Online Extra: Genentech's CEO on Big Pharma's Issues

Arthur Levinson tackles drug pricing, patent disputes, consumer marketing, and stem-cell research

Arthur Levinson, who began his career 23 years ago as one of Genentech's (DNA ) first scientists, was named CEO of the biotech pioneer in 1995. Since then, he has refocused its research efforts in three areas -- cancer, immunology, and vascular biology -- and increased sales from $918 million in 1995 to $2.7 billion last year. In a series of interviews at his suburban San Francisco home and his office in South San Francisco, the Levinson offered his views on some of the controversial issues facing the pharmaceutical and biotech industries today. Following are edited excerpts from his discussion with BusinessWeek Los Angeles Correspondent Arlene Weintraub.

Q: What's your opinion about the controversy over whether Americans should be able to import prescription drugs from Canada, where drugs are sold at much lower prices?

A: This is a tough issue. The U.S. is the only country that has a free market in terms of pricing [for prescription drugs]. Governments in other countries just won't let a drug be sold unless they approve its price. So what pharma companies will typically do is price the drug higher in America so they can still make a profit.

The American consumer is subsidizing the rest of the world. Is it fair? No. But if you allow parallel importation of drugs, it could be devastating to the pharmaceutical industry. Profits fuel discovery. If you take that away, it would be the death knell of new drug development.

Q: How important is it for the government to establish a prescription drug plan for the elderly?

A: We're a proponent of it. But we'd like to see it implemented in a way that preserves as much of the free-market approach as possible. If the government is the provider, the government will be able to set prices. That could put the drug industry in a tough spot. We'd like to see this done in a way where buyers and sellers can meet in a competitive setting.

Q: The biotech industry is rife with patent disputes. What's your approach to defending Genentech's patents?

A: There are a lot of squabbles in this industry, and many of them end up in court. It might take two years or more to settle them. Our approach is to be as open to negotiation as possible. I would much rather pay someone a 3% royalty than to pretend their patent is invalid and just march ahead.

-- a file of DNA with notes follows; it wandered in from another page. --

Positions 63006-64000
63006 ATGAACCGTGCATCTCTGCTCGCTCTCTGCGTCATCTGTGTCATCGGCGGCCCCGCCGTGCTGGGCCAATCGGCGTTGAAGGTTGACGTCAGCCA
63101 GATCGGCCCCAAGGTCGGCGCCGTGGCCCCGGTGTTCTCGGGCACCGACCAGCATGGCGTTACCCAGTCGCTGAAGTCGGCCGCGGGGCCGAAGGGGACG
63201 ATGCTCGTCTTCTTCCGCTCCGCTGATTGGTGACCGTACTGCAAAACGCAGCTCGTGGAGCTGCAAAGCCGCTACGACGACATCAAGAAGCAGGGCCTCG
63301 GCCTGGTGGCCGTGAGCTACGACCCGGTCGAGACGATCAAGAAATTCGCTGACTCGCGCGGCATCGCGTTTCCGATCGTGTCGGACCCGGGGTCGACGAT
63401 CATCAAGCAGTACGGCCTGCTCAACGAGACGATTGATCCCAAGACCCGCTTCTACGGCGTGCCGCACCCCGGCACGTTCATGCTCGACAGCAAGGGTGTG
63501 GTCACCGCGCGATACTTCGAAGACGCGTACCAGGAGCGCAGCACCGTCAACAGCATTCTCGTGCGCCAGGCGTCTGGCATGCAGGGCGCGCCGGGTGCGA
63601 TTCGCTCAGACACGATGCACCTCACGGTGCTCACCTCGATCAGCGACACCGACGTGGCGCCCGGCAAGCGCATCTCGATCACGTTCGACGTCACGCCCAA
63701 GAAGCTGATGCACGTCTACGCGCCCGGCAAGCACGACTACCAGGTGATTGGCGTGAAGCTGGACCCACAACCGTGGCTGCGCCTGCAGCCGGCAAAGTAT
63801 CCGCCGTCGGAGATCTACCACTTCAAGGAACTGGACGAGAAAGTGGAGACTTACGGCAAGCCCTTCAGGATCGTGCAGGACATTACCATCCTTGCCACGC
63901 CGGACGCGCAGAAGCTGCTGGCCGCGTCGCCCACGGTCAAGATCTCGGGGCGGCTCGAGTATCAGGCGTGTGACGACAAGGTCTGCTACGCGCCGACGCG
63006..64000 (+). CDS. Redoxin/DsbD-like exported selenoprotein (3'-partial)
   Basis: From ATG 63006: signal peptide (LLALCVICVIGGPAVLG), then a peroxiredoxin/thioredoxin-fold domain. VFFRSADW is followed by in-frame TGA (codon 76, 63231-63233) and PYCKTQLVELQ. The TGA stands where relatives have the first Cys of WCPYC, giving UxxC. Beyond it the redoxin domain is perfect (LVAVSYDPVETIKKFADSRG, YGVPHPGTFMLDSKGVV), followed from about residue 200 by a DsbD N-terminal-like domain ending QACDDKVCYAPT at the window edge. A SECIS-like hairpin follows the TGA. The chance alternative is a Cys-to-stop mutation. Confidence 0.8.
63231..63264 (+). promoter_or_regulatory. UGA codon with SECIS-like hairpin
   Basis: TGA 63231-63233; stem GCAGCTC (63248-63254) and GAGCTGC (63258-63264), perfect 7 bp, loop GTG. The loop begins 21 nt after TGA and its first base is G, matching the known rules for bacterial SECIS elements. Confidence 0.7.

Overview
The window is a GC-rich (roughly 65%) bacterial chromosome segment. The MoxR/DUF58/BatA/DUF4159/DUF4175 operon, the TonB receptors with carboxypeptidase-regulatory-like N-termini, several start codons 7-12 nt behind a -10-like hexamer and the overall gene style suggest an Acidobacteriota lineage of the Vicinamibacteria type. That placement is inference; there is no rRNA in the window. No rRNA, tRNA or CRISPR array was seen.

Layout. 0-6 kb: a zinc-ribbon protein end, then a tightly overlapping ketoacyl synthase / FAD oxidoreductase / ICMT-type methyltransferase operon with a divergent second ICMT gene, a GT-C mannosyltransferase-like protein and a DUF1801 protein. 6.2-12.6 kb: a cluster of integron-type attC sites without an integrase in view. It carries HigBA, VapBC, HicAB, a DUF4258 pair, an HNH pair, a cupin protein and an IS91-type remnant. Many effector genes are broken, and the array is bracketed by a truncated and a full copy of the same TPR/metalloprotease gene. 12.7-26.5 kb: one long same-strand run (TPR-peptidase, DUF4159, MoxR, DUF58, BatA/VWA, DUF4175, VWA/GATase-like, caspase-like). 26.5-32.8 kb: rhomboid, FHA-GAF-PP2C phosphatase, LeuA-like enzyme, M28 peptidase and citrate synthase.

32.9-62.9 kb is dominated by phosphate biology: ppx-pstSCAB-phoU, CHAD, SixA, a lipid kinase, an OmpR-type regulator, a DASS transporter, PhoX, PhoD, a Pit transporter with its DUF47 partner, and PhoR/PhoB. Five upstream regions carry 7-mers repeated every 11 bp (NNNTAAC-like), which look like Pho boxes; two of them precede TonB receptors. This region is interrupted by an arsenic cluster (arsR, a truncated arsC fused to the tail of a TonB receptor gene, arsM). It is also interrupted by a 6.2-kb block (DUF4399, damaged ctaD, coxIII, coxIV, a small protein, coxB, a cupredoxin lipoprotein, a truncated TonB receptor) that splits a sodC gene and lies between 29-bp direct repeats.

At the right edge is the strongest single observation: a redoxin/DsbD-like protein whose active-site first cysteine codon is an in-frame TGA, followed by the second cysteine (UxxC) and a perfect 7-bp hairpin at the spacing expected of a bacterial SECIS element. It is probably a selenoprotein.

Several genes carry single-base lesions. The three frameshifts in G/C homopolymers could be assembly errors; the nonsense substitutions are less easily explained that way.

We had an intellectual-property dispute with Tanox (TNOX ) over our new asthma drug Xolair. We felt there was some ambiguity on the intellectual property side, so we decided to enter into a three-way collaboration with Tanox and its partner Novartis (NVS ). We're all working together. To me, that's a better scenario than each of us going our own way and fighting at every step.

Q: There has been a huge increase in the amount of direct-to-consumer advertising for prescription drugs. Why hasn't Genentech jumped in?

A: Our products are focused on relatively small patient groups, so there aren't a lot of opportunities for a direct-to-consumer approach. That might change with a product like Xolair for asthma. But at this point, it would be a big bet for us to make, and I'm not sure it would be an appropriate bet.

Big pharma spends a lot on advertising. Is it really advancing patient care? I don't think so. And it might be taking away some of the money that could be going into research and development.

Q: What's your position on stem-cell research?

A: There's a tremendous future in stem-cell biology. Discoveries could ultimately lead to cures for Parkinson's disease and other illnesses. For the government to block research based on the belief that it violates some ethical standard is hard for the industry to take. The government is preventing research that could save lives.

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